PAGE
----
Heres' the upper shell mounted. Actually, some of the more observant of you may have noticed that the upper shell is actually the lower shell, & vicey versey. Due to the way the lips are made on these things I figured this way would work better at keeping the sand inside :). Anyhow, I used three 3" door hinges on the back seam. In retrospect the shells are sturdy enough I could have used just two.

Hole-lee (Explative of Choice)! I burned out five jig saw blades cutting those glove holes! Who wudda thought it??? Oddly e'nuff, I used a hole saw to do the window hole corners with no problems at all. I used the grinder with a cutting disk to finish the window cuts, went through like a hot knife through melted butter. Notice how the shell is conveniently sized to fit Rachel inside, I'm thinking of going into the "Dermal Abrasion" business, even though she doesn't seem thrilled by the idea :).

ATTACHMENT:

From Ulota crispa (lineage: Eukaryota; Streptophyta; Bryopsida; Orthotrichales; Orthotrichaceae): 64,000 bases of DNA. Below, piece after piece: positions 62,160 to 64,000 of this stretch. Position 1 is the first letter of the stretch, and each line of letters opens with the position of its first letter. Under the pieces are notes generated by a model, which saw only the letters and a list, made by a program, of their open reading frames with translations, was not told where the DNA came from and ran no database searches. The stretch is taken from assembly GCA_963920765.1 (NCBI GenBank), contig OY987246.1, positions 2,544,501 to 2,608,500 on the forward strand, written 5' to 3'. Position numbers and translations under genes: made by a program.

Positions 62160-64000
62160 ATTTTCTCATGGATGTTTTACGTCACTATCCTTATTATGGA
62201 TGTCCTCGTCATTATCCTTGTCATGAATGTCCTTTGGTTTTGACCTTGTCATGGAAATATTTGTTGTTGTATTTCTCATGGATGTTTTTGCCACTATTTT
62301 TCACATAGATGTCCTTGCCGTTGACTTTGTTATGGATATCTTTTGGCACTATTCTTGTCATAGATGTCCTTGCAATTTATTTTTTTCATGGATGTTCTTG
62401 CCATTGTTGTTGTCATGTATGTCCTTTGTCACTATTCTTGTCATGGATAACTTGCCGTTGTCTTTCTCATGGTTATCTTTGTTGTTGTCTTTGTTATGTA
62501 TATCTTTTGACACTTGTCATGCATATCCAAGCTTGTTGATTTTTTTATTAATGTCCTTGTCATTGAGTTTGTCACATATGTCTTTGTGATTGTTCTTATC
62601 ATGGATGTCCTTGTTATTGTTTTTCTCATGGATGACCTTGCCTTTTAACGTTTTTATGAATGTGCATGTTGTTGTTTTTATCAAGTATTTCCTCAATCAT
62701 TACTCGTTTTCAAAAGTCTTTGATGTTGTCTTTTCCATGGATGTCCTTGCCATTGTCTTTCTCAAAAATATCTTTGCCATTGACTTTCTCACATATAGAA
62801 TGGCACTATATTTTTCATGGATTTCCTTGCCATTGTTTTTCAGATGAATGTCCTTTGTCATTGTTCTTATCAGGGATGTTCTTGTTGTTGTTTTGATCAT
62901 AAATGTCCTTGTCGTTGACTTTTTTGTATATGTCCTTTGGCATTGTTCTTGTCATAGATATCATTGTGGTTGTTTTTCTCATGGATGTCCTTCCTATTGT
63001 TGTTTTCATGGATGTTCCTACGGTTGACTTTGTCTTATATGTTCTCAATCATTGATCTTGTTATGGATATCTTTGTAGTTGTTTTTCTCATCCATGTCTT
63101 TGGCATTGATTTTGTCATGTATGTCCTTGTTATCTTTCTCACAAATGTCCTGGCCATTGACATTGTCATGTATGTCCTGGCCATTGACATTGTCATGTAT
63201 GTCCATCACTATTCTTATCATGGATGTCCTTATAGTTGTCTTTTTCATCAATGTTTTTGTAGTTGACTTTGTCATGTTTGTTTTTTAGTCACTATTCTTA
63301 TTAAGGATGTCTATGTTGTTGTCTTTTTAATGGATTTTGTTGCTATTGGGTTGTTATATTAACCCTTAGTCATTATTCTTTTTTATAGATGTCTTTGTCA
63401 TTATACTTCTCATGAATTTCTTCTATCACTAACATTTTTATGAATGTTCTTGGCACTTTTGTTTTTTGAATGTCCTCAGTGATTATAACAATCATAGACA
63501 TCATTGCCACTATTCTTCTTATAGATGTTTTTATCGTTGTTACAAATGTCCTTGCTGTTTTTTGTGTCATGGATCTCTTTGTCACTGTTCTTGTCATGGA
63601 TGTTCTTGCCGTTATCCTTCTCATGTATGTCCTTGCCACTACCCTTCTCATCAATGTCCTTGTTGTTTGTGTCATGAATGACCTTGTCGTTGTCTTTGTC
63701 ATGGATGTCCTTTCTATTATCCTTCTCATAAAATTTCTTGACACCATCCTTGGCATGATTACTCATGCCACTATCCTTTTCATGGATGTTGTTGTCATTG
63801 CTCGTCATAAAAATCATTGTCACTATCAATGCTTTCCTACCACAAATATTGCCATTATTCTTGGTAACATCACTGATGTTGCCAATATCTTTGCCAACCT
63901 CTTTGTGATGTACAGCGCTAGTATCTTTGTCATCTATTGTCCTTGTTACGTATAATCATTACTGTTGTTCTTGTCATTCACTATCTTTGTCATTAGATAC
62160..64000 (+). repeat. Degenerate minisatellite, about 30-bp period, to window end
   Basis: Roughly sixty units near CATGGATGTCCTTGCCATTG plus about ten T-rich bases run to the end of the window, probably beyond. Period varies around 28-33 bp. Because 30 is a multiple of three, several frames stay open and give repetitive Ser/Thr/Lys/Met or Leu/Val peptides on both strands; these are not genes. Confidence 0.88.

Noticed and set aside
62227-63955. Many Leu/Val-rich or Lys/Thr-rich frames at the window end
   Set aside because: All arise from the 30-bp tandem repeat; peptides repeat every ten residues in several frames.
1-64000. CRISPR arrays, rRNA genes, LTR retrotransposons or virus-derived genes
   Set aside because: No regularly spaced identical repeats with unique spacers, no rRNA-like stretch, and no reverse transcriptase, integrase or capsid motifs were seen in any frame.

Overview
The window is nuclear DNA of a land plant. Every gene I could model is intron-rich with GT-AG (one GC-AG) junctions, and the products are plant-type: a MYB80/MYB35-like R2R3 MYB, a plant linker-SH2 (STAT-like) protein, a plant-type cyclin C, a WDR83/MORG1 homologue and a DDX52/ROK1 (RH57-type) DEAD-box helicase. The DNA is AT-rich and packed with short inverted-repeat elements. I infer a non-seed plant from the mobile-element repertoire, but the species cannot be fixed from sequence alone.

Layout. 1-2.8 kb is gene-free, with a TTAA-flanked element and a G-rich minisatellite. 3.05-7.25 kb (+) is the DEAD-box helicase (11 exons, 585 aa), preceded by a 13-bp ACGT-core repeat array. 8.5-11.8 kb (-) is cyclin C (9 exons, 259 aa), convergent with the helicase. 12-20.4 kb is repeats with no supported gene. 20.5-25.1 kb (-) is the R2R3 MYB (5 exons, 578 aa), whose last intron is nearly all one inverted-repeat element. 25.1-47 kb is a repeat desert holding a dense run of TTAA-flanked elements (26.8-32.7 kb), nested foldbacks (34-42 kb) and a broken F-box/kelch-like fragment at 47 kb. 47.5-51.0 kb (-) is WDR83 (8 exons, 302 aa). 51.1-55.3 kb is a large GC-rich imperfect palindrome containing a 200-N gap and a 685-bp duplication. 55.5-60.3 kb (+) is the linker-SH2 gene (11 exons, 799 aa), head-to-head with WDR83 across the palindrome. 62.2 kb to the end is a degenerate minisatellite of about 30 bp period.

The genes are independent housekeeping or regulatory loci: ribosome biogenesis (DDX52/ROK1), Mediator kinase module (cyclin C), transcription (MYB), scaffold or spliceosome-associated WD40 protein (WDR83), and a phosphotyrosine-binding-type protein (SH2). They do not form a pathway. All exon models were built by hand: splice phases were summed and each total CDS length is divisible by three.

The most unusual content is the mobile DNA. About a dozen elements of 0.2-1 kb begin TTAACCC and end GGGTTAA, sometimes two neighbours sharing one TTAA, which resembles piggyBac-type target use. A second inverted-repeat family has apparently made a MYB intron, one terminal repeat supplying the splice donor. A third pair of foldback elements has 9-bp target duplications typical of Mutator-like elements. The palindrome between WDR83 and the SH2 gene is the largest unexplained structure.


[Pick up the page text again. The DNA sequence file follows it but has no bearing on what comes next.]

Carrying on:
I had a heck of a time figuring how to secure the gloves to shell. Many home-built cabinets on the web use 4" PVC pipe fittings. I can't get my arms thru one of those & God knows I ain't that muss-cue-lar so I don't know how those other guys can get away with it. Besides which, the gloves I bought have a 7 1/2" diameter at the open end, trying to secure them to something smaller would be hard & waste arm maneuvering room. I could have made some rings up out of sheet metal to the right size but getting them cut with the right curve to fit the shell & securing them with a sand proof seal would have required a lot of screwing around & more of that mental thinking stuff :(. Of course, I could have bought a kit with the rings, but where would the fun in that be? Then one night as I was falling asleep- BINGO! It hit me that the headlight rings I kept from the lately departed Maggie were about the right size to work. There was still the problem with the seal but looking around the garage, seeking inspiration, I actually got it for a change:). I spotted a 1/4" foam pad I had leftover from building a creeper & the rest is history-